Pizza is a common food in North America, but what about in Japan? If Code Geass is any indication, it’s pretty popular there too… or is that because Japan (or Area 11) in Code Geass is under the rule of the British, and Britons like pizza? Or maybe because Pizza Hut was the blatant sponsor of the show?
Well, at any rate, I don’t think I’ve ever seen a single character consume as much pizza in a series as C.C.! Pizza Hut truly supports the rebellion! But, we don’t have to because, with today’s recipe, we’ll be able to make our own pizza!
This post is part 2 of the special two-part recipe for pizza, with part 1 featuring a recipe for no-cook marinara sauce.
About the recipe:
Pizza can be made in a variety of styles: deep dish, stuffed, stuffed crust… but my favorite way is thin crust. Forget all that filling dough, because this style of pizza is all about the toppings! The crust is merely a vehicle for all that delicious sauce, cheese, and other toppings! (And, you can eat many, many slices!)
But, of course the dough matters too! It has to be crispy and thin, but not hard and dry. It should complement the toppings, but not dominate the dish. And, this recipe has it all! The small amount of wholewheat flour lends additional flavour to the crust, while the slow rise of the dough allows for just the right amount of chew. Combine the dough recipe below with the no-cook tomato (Marinara) sauce and your choice of toppings, and you’ve got a delicious and fun to make meal!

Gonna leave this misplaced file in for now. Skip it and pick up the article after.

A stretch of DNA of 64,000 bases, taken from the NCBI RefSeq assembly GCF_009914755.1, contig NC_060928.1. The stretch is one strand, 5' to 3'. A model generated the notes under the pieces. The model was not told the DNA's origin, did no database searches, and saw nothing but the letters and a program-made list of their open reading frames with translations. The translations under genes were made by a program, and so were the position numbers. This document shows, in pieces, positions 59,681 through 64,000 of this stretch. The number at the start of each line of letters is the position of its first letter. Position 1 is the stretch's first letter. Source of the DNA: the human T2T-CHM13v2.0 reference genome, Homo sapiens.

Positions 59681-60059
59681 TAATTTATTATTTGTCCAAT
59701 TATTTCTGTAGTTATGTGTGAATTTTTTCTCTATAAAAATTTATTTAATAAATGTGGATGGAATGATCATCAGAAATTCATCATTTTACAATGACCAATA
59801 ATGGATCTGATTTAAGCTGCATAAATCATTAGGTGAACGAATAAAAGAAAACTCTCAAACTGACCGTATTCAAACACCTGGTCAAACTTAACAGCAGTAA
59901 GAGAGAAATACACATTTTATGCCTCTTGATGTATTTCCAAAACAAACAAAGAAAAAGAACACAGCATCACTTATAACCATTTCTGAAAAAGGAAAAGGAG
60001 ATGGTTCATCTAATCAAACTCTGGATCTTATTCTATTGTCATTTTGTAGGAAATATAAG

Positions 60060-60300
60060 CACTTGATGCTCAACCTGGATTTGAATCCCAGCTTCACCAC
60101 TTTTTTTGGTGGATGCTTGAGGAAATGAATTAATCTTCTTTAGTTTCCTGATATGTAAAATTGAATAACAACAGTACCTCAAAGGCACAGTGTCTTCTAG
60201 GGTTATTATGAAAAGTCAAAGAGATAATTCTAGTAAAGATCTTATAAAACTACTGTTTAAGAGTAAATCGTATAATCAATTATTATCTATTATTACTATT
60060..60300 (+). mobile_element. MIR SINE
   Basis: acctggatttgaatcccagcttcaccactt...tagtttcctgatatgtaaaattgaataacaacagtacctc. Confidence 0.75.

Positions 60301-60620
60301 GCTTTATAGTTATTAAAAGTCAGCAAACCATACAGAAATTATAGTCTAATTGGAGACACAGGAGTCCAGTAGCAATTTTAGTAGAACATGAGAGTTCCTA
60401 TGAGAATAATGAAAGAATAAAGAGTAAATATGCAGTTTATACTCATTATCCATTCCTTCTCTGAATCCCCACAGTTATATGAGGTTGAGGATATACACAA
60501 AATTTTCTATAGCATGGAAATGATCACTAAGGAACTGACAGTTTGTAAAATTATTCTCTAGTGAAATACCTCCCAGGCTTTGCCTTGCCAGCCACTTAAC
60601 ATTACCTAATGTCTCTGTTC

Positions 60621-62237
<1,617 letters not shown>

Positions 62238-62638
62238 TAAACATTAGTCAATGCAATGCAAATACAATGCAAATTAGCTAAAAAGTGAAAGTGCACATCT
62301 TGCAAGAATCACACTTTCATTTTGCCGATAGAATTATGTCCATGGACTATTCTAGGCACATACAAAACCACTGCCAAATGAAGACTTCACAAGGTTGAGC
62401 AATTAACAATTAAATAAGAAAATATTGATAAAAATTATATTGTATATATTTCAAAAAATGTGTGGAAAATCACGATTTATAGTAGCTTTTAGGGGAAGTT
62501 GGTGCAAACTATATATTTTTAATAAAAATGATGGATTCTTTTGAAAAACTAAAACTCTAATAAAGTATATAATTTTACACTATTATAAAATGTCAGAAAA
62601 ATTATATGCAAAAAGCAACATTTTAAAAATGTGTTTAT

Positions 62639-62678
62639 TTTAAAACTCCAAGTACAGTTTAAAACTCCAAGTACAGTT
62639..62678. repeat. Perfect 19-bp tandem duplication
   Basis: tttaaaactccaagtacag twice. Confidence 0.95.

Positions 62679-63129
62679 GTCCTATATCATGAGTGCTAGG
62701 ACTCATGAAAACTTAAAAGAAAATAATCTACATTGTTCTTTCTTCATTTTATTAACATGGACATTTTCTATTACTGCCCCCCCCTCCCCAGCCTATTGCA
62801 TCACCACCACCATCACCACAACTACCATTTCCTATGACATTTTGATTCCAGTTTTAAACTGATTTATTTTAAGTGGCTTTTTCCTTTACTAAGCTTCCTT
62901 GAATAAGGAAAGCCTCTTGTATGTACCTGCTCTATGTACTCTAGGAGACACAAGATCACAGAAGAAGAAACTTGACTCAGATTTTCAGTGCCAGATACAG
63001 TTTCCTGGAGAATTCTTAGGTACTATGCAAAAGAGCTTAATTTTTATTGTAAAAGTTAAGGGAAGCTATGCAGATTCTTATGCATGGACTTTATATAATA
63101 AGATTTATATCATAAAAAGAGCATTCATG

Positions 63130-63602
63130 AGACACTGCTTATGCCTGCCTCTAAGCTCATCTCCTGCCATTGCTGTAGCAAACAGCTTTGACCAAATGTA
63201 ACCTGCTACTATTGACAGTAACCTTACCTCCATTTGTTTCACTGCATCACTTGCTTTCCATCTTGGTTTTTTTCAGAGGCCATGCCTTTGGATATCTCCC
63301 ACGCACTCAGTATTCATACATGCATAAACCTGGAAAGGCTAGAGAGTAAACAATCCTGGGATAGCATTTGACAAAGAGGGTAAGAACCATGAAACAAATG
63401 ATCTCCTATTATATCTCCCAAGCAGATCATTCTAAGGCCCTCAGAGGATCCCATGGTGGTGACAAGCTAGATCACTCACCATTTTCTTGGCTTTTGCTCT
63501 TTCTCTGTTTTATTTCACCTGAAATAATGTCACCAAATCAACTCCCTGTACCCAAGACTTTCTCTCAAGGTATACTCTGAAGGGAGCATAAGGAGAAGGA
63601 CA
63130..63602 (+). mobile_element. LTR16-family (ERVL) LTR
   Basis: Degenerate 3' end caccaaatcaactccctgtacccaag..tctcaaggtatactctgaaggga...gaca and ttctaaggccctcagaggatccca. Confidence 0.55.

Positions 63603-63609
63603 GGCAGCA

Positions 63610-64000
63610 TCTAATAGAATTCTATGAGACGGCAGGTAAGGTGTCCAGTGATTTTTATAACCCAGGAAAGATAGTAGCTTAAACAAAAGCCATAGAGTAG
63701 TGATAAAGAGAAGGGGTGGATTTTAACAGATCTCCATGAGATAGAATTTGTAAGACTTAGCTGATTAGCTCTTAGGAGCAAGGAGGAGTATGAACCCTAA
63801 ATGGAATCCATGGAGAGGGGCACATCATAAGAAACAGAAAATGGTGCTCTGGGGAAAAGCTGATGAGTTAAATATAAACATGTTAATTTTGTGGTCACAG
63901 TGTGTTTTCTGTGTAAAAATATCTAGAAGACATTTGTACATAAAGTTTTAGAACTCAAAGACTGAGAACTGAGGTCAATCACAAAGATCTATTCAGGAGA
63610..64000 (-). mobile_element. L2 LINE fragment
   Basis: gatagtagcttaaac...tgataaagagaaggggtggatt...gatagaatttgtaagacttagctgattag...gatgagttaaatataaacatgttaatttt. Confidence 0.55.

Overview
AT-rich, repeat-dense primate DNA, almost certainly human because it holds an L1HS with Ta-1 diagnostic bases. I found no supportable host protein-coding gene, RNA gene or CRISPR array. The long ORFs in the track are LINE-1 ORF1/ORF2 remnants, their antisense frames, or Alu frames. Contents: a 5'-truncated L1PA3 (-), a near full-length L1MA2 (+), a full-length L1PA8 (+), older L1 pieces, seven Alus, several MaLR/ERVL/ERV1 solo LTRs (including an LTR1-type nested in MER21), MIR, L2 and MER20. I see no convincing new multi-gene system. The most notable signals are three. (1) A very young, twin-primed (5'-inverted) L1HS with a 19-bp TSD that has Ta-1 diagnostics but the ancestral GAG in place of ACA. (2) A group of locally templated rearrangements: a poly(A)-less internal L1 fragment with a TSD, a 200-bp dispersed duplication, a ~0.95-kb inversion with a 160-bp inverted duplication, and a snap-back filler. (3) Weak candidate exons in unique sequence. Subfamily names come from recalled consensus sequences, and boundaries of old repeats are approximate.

Just make sure to start the dough a day ahead, though! It must rise at least 18 hours in order for the yeast to do it’s magic and for enough gluten to form.
Also, making pizza from scratch can be a lot of work, but is really very rewarding (and tasty!). I find that making the sauce and dough ahead of time really makes my life easier. Both the dough and sauce can also be frozen, which means that you can always be ready to throw together a pizza.
If using frozen dough, just defrost overnight in the fridge, and take the dough out a hour before you’re ready to bake so that it gets closer to room temperature. I also find that letting the pizza dough rest in the fridge for a day or so makes it much easier to roll out.
The marinara sauce can also be frozen or just stored in the fridge for a few days. I like to portion the sauce into a few containers and freeze them for easy use. Just defrost and you’re ready to make pizza!
About the ingredients:
There are no pizza toppings included in the recipe below because the beauty of this dish is that it is completely customizable. Pretty much everything goes. I would only suggest that very wet things are avoided, and that if you use meat, that it be pre-cooked because the cooking time for the pizza is very short – only about 10 minutes total.
Combine with mozzarella cheese and the no-cook marinara sauce I posted previously, and you should be ready to make some delicious pizza!
In case you need some inspiration for toppings, here are some of my personal favourites:
- Black olives, fresh tomato, feta cheese, basil
- Fire-roasted red pepper, fresh tomato, cilantro, mango and/or chorizo